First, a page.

|12-21-2004 01:41 PM|
-18* sun morn, 36* today
great description of a low & slow set up by BLACK FRANCIS. a go to for water less than 41*
concerning the hang down, i was tutored to have an ample amount of line pinched in your drop loop. as the fly hangs a few seconds or however long desired, pop the rod tip subtley letting a few inches out with a fresh hang time alotted for each pop. good way to drop the fly downstream and hopefully back one up/get in his face. SG
|12-21-2004 10:44 AM|
|Jamey McLeod||I have been fishing with this technique this winter. Another thing I do is, before the line gets to the 45 degree point I will let out slack line to let the whole rig go downstream and sink, when it hits 45 I mend, and let it swing uninterupted. Most of the strikes I have gotten using this come shortly after the fly starts to swing, or at the end of the swing, twice in as little as a foot of water at the end.|
|12-21-2004 07:01 AM|
|BLACK FRANCIS||One technique that goes largely unused works very well in the cold water. it is essentialy a greased line presentation only about a foot off the bottom. it also works well with tips. make your cast straight across or even a little upstream. keep just enough tension on the line to feel a strike. allow the fly to essentialy dead drift in a broadside manner until it is at the 45 deg down position.this gets the fly deep at current speed and sets up the swing. when the fly gets below you now make an upstream mend, attempting to get all the line parellel to the current. now the fly will swing just like you made a down and across cast but it is much deeper and slower. fish will ocasionally take in the dead drift part, but most of them come when the corner is turned and the fly starts to "get away". the real trick will be detecting the takes in water less than 40 the takes can be very subtle. you will have to go by feel as to when to set, but you will pick it up soon enough. i hope this helps.|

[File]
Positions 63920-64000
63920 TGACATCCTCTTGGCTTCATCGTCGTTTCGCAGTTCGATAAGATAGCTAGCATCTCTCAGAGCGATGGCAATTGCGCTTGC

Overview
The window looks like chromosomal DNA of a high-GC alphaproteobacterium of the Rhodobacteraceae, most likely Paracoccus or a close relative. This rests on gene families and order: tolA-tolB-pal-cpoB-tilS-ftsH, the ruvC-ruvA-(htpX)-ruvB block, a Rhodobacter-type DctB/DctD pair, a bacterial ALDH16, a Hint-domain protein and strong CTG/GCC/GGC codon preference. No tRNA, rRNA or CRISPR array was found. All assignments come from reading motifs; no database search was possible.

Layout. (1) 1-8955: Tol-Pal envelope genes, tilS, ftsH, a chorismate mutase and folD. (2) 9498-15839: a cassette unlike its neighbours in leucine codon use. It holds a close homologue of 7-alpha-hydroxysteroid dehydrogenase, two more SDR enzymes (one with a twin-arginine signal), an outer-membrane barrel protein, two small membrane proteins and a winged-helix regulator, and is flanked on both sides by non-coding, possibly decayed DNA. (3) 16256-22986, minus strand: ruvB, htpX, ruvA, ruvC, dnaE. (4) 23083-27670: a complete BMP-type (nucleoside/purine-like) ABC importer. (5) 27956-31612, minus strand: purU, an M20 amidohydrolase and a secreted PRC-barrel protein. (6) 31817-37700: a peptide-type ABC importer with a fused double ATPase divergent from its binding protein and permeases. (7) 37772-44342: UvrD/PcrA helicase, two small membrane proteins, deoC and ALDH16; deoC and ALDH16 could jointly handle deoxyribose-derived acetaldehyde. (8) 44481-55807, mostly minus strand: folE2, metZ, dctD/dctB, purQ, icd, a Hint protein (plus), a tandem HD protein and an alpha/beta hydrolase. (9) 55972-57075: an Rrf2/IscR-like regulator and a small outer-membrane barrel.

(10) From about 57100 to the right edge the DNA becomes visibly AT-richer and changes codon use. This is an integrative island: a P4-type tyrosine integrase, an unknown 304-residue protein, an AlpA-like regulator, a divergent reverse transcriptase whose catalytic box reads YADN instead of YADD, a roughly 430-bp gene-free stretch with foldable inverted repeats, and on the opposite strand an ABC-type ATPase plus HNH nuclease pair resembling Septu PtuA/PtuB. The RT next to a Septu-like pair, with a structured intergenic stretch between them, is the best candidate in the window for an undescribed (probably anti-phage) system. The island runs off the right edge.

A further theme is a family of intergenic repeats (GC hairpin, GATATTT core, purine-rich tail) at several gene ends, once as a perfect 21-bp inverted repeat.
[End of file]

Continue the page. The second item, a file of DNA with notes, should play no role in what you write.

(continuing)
|12-16-2004 02:47 PM|
|peter-s-c||I don't think there's a ready answer. From what you've listed, I'd say, "All of the above". We're getting some discussion on this in the "Winter Flies" thread so you might wnat to follow along there.|
|12-16-2004 12:27 PM|
Winter advice for a rookie?
I just got into fishing a two-handed rod this year and have become addicted! Now that the cold has officially set in, can any of you offer up some advice for fishing speys, wets and streamers through the winter? Should I be concentrating more on a dead-drift/"dredge" technique now that the fish have become more lethargic or still primarily fishing a swing? Should I slow my swing down with more mends or basically continue using the same broadside swing I've been using all fall? Finally, with the cold water do you find more and more takes coming on the hang down after leaving the fly hang in the current, and maybe adding a few twitches? I know there are no hard set rules, but a little encouragement from the experts here will help my confidence greatly. Thanks in advance guys!